Paperback: 88 pages
Publisher: CreateSpace Independent Publishing Platform (September 6, 2013)
Product Dimensions: 6 x 0.2 x 9 inches
Shipping Weight: 6.6 ounces (View shipping rates and policies)
Average Customer Review: 3.5 out of 5 stars See all reviews (80 customer reviews)
Best Sellers Rank: #345,785 in Books (See Top 100 in Books) #69 in Books > Crafts, Hobbies & Home > Home Improvement & Design > How-to & Home Improvements > Decks & Patios #902 in Books > Science Fiction & Fantasy > Gaming #64665 in Books > Textbooks
This book was short (few pages, big font, too much white space, and overly huge black-and-white card images), incomplete (very few topics are treated, and only briefly at that), and filled with inaccuracies (I won't dwell on the spelling and interpunction errors, but the numerous Magic-related mistakes were off-putting).To give some background: I am a very experienced Magic: the Gathering player and bought this book not because I was hoping to learn new strategies, but because I was hoping to learn how to adequately explain the basics to beginning players. Unfortunately, the explanations in the book were often misleading or wrong.Examples:- Page 17: "if you have four [Evolving Wilds] in your deck, it's similar to only playing 56 cards." This is not true; the deck thinning effect doesn't come close to drawing an extra card. A deck with 4 Street Wraith would be similar to playing 56 cards; a deck with 4 Evolving Wilds is not.- Page 18: A nonsensical formula is given to determine the number of Swamps and Islands to play in your deck. No experienced deck builder uses this formula. The formula primarily disregards color requirements. The proposed mana base would be horrendous if, for example, all 28 black cards cost a single black mana, and all 8 blue cards require triple blue.- Page 21: Mana curve examples are presented without context. In contrast to what is suggested by the examples, the number of lands should increase as the mana curve and average mana cost increases.- Page 34: The book recommends adding Angel's Mercy to an aggro deck, which is not only card disadvantage but also doesn't do anything useful for a deck that lacks late-game staying power.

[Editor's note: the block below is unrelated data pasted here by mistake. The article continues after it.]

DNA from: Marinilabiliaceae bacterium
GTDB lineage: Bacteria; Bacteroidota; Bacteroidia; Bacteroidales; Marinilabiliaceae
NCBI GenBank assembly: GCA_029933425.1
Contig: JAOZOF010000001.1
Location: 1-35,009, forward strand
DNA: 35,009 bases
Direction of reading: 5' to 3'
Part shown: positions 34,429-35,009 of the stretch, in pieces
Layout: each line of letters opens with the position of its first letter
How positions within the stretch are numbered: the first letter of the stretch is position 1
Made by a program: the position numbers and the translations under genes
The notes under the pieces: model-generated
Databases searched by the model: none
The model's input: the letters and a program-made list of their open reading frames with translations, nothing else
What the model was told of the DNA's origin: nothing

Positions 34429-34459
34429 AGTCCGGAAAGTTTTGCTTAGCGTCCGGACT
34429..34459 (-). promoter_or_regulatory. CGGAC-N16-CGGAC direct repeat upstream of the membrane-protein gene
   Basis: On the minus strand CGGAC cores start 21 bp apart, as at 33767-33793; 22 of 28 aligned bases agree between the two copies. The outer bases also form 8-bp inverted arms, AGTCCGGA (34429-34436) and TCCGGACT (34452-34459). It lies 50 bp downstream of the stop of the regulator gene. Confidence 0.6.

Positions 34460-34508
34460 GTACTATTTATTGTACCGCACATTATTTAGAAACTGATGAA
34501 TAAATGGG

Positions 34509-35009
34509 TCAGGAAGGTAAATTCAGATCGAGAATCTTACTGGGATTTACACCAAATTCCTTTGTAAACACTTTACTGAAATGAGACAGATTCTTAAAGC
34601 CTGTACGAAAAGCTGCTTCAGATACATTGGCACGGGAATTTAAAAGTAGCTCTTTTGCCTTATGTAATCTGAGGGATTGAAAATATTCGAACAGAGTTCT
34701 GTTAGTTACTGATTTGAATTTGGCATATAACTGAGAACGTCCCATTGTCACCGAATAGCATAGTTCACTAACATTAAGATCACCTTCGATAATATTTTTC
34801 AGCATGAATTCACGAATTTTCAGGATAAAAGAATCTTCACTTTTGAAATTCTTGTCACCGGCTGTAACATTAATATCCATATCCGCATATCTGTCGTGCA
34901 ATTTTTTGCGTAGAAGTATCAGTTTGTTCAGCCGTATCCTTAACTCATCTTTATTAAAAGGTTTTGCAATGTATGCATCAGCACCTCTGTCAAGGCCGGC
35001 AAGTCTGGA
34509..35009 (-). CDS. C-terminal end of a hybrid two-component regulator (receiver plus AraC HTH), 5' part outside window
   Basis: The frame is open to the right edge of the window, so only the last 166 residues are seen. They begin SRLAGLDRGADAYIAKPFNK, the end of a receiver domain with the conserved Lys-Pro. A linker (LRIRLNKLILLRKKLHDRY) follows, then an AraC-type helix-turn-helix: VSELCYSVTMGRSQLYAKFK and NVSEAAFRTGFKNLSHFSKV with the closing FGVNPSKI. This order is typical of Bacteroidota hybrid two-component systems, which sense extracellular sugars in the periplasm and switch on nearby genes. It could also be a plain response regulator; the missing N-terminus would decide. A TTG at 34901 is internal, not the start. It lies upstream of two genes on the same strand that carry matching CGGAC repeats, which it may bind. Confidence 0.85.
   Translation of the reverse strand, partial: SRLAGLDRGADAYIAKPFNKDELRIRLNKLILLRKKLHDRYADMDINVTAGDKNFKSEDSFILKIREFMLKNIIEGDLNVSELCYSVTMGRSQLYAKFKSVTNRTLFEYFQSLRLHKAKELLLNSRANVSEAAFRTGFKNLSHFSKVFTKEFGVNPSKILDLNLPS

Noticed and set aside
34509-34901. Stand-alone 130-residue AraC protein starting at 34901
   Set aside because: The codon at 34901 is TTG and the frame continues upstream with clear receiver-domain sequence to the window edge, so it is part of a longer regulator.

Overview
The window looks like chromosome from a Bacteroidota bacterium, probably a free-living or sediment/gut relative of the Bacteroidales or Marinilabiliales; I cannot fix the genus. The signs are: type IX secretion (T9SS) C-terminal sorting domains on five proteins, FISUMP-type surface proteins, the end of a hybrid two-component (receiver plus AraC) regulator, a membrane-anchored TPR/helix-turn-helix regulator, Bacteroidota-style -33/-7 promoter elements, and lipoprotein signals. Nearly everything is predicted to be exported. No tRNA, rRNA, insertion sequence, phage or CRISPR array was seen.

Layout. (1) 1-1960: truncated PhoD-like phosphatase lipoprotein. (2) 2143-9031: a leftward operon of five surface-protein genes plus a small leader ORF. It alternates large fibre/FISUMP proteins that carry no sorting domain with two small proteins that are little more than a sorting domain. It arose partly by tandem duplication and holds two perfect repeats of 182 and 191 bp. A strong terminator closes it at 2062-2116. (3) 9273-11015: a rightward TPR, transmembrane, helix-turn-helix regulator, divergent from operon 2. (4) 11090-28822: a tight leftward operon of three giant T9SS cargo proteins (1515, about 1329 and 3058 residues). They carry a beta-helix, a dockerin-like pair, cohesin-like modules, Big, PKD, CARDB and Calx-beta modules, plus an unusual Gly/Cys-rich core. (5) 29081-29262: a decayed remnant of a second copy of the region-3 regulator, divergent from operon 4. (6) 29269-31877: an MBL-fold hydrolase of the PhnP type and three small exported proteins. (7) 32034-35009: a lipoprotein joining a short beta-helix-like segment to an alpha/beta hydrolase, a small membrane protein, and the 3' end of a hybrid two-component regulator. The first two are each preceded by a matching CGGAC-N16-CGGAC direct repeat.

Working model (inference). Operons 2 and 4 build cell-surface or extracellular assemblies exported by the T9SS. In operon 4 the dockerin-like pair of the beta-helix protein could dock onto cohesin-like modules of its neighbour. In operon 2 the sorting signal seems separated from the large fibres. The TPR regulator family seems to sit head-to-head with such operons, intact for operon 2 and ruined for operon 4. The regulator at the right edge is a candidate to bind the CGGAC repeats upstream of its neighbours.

Look elsewhere. The other reviews are correct. This book reeks of something that a fifteen year old average player could whip up in a couple of days. I really have no idea how this gets any reviews above maybe 3 stars... don't trust the fake ones that aren't verified purchasers I guess?The book is quite short, covers only very basic stuff, discusses mostly seldom played obscure cards, and has no mention of sideboarding (probably one of most important parts of tournament MTG). There are no deck lists and no real insight that I gained from it. I learned that Evolving Wilds is a good card (no mention of fetch/shock lands), 60 card decks are probably the best way to go (obviously since 99% of tournament win decks are), and that you can keep one land hands sometimes (almost never correct).Besides 30mins that I wasted, the lack of proofreading and bad grammar make it tough to read... there were two grammar errors in the second sentence of the introduction. Even assuming there weren't punctuation and spelling errors on almost every page, the book has very little logical order to it. It is basically a mix of random "tips" such as that flash creatures can surprise the opponent (duh), that instants are better than sorcery (depends on the card, obviously), and other overly general statements which can be right or dead wrong depending on the situation.I would say it's ok for beginners, but I would even be lying on that. What it "teaches" (in the approximately 40 pages which are mostly pictures of cards) is basically common sense by the time you know enough about Magic to buy a book on it. I was expecting to learn at least a couple new ideas or tips, but I truly gained nothing here. You would be much better off buying a couple booster packs.
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